Mr. Nina is in the middle of looking for a sparkling new job. His job search is taking us all across New England which means there’s a very real probability that I will be moving. I wasn’t born in Maine, but I moved here when I was 3 or 4, which means it’s my home state. So this week I thought I’d re-post (from Jan 2009) 13 very special facts about Maine.

1. Living in a town for several decades doesn’t necessarily mean you can call it home. It’s understood that your parents and probably your grandparents should call the same town home before you can be considered “coming from there”.

2. We don’t drop our r’s … we just move ’em to a better word.
You have a yard … I have a yahd
You have lobster … We sell lobstah
You wear a toga … I wrap up in a toger
You live in an area … but here we have ari-ars
There are plenty more examples, but you git the idear.

(No, this lobstah is not diseased … it’s alive. The-ah only red when the-ah cooked. Ah yuh.)

3. Moose are the largest member of the deer family and hitting one with a car is not recommended. Statistically some 700 vehicles collide with moose (only taking out the legs and sending the body of the animal through the windshield) Out of that approximately 160 people are injured each year and 3 crashes result in fatalities.

(This is a full-sized chocolate moose found at a candy shop in southern Maine.)

4. It is the least racially diverse state in the country. (Mostly because it lacked the jobs to attract immigrants in the late 19th century.)

5. The oldest European settlements in New England are in Maine. But of course the French colony in Calais (1604) and England’s Popham Colony in Phippsburg (1607) both failed after the first winter. Go figure.

6. Maine has the second lowest violent crime rate. (What hardened criminal would suffer through a Maine winter …see above.)

7. Quaint fishing towns were actually built by the fishermen to do work like lobstering and shrimping. Not by the chamber of commerce to make pretty postcards. 

8. Lubec’s West Quoddy Head Light is the easternmost point in the continental US but during the fall and winter sunlight actually touches Mars Hill mountain first. (And that’s just down the rud from he-ah). Of course Guam has them all beat by 14 hours … but that’s just a territory.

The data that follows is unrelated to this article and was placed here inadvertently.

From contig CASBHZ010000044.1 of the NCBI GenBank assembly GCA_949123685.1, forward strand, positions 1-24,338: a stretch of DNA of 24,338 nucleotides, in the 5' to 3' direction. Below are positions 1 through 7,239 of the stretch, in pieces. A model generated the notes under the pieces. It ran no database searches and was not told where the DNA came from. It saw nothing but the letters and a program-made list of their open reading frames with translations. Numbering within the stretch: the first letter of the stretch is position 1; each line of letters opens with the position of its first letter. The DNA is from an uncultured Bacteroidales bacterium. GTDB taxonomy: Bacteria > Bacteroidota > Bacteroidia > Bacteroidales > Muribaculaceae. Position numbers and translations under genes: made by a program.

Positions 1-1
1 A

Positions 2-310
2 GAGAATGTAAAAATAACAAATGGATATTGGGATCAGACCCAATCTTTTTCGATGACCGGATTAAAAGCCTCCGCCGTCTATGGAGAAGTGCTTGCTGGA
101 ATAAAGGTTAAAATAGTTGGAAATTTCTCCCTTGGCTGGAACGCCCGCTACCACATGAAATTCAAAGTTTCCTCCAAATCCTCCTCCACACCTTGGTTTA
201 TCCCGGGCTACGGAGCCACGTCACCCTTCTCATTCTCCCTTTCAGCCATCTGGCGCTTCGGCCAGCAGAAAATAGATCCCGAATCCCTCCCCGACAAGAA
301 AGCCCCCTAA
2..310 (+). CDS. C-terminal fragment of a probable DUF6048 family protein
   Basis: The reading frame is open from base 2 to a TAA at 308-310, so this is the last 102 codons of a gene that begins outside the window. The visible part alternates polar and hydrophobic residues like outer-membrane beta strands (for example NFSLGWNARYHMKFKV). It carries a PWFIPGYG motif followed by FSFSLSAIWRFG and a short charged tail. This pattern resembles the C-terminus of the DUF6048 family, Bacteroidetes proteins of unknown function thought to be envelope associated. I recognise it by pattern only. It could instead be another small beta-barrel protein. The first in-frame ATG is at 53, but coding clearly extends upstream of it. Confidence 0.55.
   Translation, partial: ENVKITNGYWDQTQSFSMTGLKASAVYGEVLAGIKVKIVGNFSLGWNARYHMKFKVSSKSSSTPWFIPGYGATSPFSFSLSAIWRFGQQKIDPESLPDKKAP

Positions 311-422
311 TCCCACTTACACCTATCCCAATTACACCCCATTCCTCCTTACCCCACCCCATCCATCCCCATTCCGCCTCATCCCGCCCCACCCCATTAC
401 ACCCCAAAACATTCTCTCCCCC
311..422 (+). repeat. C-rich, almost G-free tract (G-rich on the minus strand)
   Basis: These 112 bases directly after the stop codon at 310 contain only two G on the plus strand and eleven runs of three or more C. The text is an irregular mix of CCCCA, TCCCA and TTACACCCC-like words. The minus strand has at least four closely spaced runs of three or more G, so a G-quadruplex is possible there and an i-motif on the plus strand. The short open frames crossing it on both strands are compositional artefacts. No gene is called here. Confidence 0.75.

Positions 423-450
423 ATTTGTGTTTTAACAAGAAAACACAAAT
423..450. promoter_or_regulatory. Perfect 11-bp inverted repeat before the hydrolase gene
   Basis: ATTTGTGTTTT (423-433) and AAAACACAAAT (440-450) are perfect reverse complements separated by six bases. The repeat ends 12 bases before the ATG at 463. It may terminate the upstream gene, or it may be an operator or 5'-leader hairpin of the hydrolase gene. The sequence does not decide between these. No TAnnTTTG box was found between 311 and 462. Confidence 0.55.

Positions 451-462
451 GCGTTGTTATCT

9. The first successful trans-Atlantic balloon flight took off from Presque Isle, Maine. (I think they were trying to go home.)

10. Up until the early 80’s, Maine frequently finished last or nearly last in the country per capita income. (The Governor’s mansion…)

11. Mainers suffer through long winters and hours of boredom can make us a little stir-crazy. Mainers have used the quiet hours of winters to invent ear muffs, Moxie (a soda … sorta like Dr. Pepper mixed with gasoline), the combine harvester, and the common mouse trap. Really … it gets dark early in Maine in the winter. (Oh, and there is that entertainment.)

12. We have the towns of Bangor (pronounced Bang-gore not Bang-grrr) and Calais (which, despite being settled by a frenchman is pronounced Ca-liss, not Cal-lay), and Saco (pronounced Sah-co not Say-co) and of course the town where I live Presque Isle (which means nearly an island and is pronounced Pres-Kyle not preskee iz-el … which is what I get most of the time when I order something over the phone).

13. When someone says they’re going “down east” it actually means they’re traveling north along the coast. This term refers to the tack ships had to take to navigate north along the Maine coast. They had to tack down and east to travel to the more northern ports.

Oh, and I don’t want you to think I forgot to add just a little heat

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I wouldn’t do that to you …

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it’s been a long time since I shared …

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So how about a nice bed warmer for those loooong Maine autumn nights? 

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